Holiday Presents.--If you want to make nice presents during the holidays, call on the Day Bros. and see the nice things they have for sale. There is no need of any body going to Walla-walla after presents.

Capt. Golman.--No one can doubt this gentleman's ability to keep a hotel which was more than one of our Presidents could do. He also represents the interests of the stage lines in that elegant manner which few men do.

Nice Quarters.--J.N. Day has completed his fine residence, which will compare with the best in the Territory. He is happy over it, but does not propose to invest any further in enterprises of that kind.

Columbia Hotel.--The Columbia hotel is crowded with guests; and we hope our friend will ere long been encouraged to carry out a contemplated plan of building an addition to his fine building.

On A Visit.--Mr. Bunnell, of the firm of Rowley & Bunnell, of this place is down from Lewiston making our town a visit. We learn that Mr. Rowley, Sr., contemplates removing from Lewiston to this place.

Apology.--IN making preparations for winter we had to miss an issue last week, which will be avoided in the future. In this issue we have not been able to give that attention to local matters we desired, but will try to make amends hereafter.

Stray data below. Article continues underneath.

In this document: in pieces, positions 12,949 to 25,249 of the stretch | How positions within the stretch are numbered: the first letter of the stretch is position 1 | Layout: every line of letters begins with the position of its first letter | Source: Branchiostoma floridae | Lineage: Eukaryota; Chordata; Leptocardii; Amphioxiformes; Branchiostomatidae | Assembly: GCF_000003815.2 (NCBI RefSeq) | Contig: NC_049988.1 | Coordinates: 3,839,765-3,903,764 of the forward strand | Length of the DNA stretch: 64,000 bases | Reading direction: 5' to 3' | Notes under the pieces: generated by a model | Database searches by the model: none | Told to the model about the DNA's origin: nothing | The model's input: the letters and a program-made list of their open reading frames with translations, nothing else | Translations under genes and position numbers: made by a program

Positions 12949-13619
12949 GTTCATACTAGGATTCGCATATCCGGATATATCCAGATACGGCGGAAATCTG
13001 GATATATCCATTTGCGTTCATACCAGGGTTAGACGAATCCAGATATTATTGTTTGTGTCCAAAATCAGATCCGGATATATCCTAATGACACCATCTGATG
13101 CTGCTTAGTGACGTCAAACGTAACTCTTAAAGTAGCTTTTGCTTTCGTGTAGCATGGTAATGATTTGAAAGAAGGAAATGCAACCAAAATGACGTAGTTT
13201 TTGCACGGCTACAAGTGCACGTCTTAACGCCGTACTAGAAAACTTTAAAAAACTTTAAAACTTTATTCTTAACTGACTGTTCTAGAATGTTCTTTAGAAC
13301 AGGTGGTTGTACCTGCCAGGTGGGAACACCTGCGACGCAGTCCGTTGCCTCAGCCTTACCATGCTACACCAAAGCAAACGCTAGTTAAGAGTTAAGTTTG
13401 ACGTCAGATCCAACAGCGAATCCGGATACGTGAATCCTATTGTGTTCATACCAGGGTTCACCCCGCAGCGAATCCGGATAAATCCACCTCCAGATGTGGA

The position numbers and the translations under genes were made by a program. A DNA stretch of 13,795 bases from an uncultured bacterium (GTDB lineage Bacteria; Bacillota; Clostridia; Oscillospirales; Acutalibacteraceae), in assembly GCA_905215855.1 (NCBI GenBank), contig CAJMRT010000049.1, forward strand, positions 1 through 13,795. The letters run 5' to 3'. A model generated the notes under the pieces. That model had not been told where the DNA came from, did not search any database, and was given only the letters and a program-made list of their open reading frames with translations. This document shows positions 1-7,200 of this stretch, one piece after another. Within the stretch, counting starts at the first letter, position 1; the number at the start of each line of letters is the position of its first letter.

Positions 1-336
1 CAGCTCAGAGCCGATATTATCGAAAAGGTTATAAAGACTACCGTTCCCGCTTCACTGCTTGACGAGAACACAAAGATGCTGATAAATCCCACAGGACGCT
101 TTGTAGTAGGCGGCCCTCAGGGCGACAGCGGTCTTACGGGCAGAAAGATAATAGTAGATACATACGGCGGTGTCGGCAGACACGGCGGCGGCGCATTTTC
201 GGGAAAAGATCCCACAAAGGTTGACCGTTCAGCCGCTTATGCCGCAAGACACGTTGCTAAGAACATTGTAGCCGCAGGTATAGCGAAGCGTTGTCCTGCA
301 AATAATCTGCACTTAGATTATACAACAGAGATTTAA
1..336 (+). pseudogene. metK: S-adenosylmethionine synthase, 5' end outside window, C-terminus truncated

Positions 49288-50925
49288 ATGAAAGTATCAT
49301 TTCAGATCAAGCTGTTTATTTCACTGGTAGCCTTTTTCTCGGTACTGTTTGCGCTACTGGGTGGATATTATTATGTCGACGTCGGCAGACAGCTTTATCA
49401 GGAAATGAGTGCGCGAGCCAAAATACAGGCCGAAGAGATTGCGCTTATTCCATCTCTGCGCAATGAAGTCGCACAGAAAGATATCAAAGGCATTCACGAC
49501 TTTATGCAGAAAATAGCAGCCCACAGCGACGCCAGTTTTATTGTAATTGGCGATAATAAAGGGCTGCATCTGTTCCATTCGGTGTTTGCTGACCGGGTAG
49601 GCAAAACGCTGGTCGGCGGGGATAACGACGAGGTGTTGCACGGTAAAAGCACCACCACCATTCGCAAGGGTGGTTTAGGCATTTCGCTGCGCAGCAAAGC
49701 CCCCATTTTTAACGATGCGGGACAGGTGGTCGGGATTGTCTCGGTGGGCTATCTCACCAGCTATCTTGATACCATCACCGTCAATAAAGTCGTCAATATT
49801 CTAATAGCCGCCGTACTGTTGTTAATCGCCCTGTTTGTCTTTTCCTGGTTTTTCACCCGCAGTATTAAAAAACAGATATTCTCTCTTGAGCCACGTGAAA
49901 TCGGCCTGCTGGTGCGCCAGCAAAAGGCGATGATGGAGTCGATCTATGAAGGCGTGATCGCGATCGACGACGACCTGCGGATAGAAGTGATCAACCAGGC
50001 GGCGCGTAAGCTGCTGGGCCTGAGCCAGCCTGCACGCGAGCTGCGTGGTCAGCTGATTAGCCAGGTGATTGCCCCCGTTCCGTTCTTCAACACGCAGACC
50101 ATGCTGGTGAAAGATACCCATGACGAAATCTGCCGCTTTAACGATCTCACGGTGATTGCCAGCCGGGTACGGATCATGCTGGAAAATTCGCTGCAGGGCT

Died.--On Thursday at 10 P.M., Mrs. Sarah Bond, aged 78 years. This lady immigrated to Oregon in 1853 from Iowa. She has several sons, residing in Lane county, Oregon. One by one the old pioneers pass away to a better world than this.

Photographs.--Wm. O. Matzger has fitted up one of the handsomest picture galleries this side of Portland. He has excellent taste and judgement in this line of business, and we hope he will receive the patronage his enterprise merits. His rooms are in the Matzger Hall next door to the hotel.

Dusenbery Bros.--This old and reliable firm in the city of Walla-walla, have now on hand a splendid stock of merchandise. They possess large means, buy for cash in the East and San Francisco, which accounts for their low prices. They have a splendid stock of clothing of the latest styles, which they are ordering at lower prices than ever.

Received His Certificate.--Hon. E. Ping has received his certificate of election from Stevens county, and all apprehension of his not being able to maintain his proper influence as a democrat in the council, may as well be laid aside. He enjoys the confidence of the people of Puget Sound, irrespective of party, and his untiring efforts in opposing annexation to Oregon should commend him to further confidence.